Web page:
Bird’s ID – Lifer # 233

Egyptian Goose

Egyptian goose (Alopochen aegyptiaca) is a member of the duck, goose, and swan family Anatidae. It is native to Africa south of the Sahara and the Nile Valley. Egyptian geese were considered sacred by the Ancient Egyptians, and appeared in much of their artwork. Because of their popularity chiefly as an ornamental bird, escapees are common and feral populations have become established in Western Europe, the United States, and New Zealand. This species breeds widely in Africa except in deserts and dense forests, and is locally abundant. They are found mostly in the Nile Valley and south of the Sahara. While not breeding, it disperses somewhat, sometimes making longer migrations northwards into the arid regions of the Sahel. It spread to Great Britain, Denmark, the Netherlands, Belgium, France, Germany and Italy where there are self-sustaining populations which are mostly derived from escaped ornamental birds. Escapes have also bred on occasion in other places, such as Texas, Florida, California and New Zealand. This is a largely terrestrial species, which will also perch readily on trees and buildings. Egyptian geese typically eat seeds, leaves, grasses and plant stems. Occasionally, they will eat locusts, worms, or other small animals.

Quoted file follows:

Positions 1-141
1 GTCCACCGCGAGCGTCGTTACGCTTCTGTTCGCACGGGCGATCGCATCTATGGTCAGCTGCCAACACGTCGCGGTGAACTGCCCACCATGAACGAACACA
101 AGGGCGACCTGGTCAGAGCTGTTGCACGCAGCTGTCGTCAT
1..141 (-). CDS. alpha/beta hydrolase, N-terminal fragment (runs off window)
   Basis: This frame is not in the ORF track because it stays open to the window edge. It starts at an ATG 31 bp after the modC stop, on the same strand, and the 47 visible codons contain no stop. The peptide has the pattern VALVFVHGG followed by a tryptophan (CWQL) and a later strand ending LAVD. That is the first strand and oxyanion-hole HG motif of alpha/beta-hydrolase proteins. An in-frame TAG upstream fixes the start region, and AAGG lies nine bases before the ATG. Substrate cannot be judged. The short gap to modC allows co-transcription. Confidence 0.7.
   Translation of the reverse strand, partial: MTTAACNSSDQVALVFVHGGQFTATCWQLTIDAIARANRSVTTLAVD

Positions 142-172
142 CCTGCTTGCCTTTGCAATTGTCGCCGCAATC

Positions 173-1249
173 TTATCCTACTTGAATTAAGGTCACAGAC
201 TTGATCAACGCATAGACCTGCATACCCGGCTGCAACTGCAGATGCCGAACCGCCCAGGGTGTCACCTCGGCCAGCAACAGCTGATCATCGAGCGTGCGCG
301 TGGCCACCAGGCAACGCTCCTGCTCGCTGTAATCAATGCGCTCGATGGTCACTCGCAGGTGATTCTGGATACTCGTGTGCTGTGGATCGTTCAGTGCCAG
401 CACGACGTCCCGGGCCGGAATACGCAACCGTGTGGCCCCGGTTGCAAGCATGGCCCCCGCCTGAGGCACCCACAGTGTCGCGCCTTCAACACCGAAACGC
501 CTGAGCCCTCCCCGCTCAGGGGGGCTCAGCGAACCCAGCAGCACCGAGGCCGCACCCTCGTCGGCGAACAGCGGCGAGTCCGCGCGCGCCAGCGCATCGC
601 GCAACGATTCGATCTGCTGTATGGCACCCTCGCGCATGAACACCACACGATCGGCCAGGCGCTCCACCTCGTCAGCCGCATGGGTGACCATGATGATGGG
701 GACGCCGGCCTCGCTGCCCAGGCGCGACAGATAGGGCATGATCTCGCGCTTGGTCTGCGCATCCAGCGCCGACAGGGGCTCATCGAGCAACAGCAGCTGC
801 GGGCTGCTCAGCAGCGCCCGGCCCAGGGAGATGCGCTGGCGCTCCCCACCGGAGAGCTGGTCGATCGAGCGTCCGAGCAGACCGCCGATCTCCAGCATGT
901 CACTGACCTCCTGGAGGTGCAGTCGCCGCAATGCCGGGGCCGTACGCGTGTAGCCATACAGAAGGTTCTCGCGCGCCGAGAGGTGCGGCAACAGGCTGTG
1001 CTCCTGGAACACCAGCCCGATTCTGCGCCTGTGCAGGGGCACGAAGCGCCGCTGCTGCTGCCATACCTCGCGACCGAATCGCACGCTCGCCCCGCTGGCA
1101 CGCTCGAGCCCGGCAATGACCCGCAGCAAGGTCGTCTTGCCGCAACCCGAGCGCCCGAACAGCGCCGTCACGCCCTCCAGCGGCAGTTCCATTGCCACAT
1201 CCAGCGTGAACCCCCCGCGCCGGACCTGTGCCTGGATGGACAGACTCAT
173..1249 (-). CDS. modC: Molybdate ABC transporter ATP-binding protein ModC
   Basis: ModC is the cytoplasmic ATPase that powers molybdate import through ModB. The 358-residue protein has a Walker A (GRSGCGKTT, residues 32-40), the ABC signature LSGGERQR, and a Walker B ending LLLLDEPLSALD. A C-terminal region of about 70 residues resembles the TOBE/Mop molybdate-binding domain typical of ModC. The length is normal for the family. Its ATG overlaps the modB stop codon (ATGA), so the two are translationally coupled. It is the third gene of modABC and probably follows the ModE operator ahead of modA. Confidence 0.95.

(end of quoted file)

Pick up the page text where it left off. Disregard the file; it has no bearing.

Egyptian goose (Alopochen aegyptiaca)
Egyptian goose (Alopochen aegyptiaca)

Egyptian goose (Alopochen aegyptiaca)
Egyptian goose (Alopochen aegyptiaca)

© HJ Ruiz – Avian101

10 thoughts on “Bird’s ID – Lifer # 233

  1. This Texan has seen these birds. A pair showed up at a marina where I was working, and hung around for a couple of weeks. They might have been nesting somewhere, because they kept pulling palm fronds from the top of a palapa on the property. There’s certainly no mistaking the noise that they make!

  2. A very familiar sight in this part of the world! Glad to know you could add it to your list, H.J. but I wish your first encounter with it could’ve been in its native range.

    • Not all the time we can ignore birds that are vagrants. It’s hard to be in every Country of the world. Thanks, D. 🙂

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